Tensions Between Brussels and London are Increasing over Vaccine Exports
In the conflict over scarce vaccines, the European Commission seeks to control exports. Northern Ireland considers it an “act of hostility” but von der Leyen’s efforts clarified the situation.
In the vaccine dispute with Great Britain, the EU tried to mediate the current situation. “Constructive talks with Prime Minister Boris Johnson,” tweeted Commission President Ursula von der Leyen on Saturday night. “In principle, we have agreed that there should be no restrictions on the export of vaccines by companies if they meet their contractual obligations.”
In response to the vaccine manufacturer AstraZeneca’s massive supply cuts, the EU seeks to monitor the export quantities of vaccines produced within the EU. However, in an initial statement, it appeared as if Brussels wished to conduct controls on the Irish-Northern Irish border for this project and thus activate an emergency mechanism of the so-called Northern Ireland Protocol.
The move, which was apparently neither coordinated with Dublin nor London, aroused outrage in Great Britain and especially in Northern Ireland. With this step, the EU arguably sought to protect itself against unregulated vaccine doses reaching Great Britain via Northern Ireland as a back door.
The European Union and the United Kingdom have only one land border, and it runs between the EU member state Ireland and the British province of Northern Ireland. In the course of the Brexit negotiations, however, it was agreed that no controls should take place at this border in order not to endanger the fragile peace in the former civil war region of Northern Ireland.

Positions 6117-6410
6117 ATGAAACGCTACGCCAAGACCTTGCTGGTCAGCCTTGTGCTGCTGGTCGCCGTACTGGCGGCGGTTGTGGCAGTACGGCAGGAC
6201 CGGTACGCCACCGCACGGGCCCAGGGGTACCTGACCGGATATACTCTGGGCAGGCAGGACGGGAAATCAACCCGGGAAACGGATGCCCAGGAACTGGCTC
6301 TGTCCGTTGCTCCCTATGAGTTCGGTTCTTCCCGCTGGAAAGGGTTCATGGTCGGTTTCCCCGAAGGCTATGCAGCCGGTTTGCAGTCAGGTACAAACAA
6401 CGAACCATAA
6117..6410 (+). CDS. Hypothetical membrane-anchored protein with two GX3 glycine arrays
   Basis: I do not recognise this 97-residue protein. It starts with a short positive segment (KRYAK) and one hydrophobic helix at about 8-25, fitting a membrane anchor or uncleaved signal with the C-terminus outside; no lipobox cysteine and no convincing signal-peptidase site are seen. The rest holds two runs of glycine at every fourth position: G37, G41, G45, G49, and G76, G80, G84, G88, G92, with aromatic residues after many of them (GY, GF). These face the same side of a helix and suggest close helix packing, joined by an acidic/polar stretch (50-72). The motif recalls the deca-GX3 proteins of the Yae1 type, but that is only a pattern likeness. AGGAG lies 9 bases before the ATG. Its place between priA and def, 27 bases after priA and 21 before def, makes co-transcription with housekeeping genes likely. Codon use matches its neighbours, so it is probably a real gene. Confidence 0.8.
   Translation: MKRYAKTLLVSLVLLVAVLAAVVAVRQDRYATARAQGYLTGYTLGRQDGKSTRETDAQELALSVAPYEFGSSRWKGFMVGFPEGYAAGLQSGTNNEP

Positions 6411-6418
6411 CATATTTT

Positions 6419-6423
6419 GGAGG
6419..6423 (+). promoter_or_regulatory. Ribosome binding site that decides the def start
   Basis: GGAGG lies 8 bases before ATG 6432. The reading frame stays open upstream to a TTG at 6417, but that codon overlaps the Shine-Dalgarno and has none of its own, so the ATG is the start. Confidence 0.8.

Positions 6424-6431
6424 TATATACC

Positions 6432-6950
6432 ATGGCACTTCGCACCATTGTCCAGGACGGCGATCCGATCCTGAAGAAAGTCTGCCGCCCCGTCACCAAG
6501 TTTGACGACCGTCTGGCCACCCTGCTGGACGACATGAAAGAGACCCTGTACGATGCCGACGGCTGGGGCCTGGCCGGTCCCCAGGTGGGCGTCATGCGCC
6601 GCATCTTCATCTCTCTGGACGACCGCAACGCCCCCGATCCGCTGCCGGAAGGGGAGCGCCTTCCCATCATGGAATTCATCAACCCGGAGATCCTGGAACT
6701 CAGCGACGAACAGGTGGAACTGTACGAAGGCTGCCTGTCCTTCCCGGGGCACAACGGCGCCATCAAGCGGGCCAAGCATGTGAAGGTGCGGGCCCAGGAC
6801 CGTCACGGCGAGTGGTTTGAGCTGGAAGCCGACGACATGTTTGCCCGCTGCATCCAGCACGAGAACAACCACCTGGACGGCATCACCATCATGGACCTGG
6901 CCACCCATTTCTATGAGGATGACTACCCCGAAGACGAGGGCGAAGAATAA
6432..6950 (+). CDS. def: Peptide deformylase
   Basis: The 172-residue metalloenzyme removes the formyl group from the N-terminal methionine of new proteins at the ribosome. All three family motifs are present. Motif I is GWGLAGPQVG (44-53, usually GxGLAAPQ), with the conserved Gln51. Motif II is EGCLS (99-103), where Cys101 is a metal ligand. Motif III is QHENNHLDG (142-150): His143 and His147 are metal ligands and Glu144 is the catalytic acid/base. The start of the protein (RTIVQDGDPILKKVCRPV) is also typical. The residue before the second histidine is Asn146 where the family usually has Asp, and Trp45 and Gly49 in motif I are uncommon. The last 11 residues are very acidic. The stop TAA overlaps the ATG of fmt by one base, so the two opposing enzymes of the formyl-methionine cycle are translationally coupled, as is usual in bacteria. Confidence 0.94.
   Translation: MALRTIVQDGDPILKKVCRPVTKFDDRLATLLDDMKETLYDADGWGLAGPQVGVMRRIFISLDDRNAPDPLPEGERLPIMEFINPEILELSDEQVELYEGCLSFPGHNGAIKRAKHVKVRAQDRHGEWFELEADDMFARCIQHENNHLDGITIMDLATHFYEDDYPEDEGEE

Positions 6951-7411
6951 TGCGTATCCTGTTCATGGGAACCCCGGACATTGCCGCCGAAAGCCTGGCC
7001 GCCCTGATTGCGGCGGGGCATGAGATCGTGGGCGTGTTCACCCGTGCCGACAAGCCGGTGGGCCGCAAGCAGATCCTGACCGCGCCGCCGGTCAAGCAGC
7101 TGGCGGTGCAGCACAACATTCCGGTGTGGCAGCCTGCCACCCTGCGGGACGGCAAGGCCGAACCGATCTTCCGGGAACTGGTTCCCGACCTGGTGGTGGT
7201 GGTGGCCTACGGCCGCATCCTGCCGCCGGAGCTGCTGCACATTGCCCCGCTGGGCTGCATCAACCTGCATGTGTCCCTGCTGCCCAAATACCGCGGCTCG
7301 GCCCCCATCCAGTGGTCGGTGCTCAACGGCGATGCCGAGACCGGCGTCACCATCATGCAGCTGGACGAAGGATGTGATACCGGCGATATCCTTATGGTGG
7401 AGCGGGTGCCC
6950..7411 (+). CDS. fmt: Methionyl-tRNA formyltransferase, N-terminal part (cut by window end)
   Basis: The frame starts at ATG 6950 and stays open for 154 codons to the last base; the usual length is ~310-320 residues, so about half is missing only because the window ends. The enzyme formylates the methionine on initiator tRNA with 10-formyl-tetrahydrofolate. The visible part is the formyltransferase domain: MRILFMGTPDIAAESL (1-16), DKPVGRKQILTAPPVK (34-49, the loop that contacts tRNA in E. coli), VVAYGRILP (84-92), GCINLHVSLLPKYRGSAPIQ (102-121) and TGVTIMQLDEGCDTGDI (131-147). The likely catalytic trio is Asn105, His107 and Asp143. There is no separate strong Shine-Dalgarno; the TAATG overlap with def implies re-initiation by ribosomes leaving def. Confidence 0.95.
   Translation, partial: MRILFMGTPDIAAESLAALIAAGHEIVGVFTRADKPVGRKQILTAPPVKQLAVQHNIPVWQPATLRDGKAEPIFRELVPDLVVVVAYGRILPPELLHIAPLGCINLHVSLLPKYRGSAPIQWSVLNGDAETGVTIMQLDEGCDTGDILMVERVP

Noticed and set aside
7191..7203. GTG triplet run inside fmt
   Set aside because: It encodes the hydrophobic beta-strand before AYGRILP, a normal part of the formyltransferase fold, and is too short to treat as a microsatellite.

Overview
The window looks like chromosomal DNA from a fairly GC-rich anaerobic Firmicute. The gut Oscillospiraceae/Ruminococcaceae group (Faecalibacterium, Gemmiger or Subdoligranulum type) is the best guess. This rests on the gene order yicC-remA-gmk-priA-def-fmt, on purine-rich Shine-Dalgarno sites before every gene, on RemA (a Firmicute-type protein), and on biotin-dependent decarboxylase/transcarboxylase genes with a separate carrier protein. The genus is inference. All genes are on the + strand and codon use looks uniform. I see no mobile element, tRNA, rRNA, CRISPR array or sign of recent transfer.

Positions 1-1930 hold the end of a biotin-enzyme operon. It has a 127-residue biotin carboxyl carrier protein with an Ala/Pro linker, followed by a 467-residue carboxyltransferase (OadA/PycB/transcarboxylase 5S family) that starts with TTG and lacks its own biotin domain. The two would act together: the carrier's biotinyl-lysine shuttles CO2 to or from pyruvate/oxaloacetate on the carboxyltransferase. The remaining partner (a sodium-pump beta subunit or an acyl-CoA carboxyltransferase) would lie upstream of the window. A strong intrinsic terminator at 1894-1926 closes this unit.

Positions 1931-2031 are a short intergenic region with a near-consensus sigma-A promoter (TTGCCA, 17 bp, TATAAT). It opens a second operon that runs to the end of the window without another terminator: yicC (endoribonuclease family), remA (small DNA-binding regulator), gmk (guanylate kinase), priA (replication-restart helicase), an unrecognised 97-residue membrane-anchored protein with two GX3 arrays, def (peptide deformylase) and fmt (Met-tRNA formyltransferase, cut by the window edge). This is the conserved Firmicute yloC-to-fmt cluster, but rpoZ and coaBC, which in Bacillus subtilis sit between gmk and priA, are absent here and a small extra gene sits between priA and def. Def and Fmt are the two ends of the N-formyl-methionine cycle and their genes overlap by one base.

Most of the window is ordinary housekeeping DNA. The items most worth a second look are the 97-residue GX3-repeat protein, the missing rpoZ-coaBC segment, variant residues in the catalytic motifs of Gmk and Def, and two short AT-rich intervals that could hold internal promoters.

It was not until late Friday evening that the EU Commission gave in and promised in a communication that it would leave the Northern Ireland Protocol “untouched” in its export controls on vaccines. The protective measures clause of the protocol will not be activated.
The dispute had turned into a diplomatic crisis between London and Brussels in the hours before. Boris Johnson spoke of “grave concern” and Northern Ireland’s Prime Minister Arlene Foster even spoke of an “act of hostility”. Despite the EU’s rapid backward movement, the events are likely to leave their mark on the already tense relations between both sides and not make the struggle for the precious corona vaccine any easier.
EU Commission President Ursula von der Leyen, who had previously spoken to Johnson on the phone, also tweeted that she had agreed with Irish Prime Minister Micheal Martin on a “satisfactory way” to monitor vaccine exports.
(Image: Wikimedia Commons CC BY 2.0)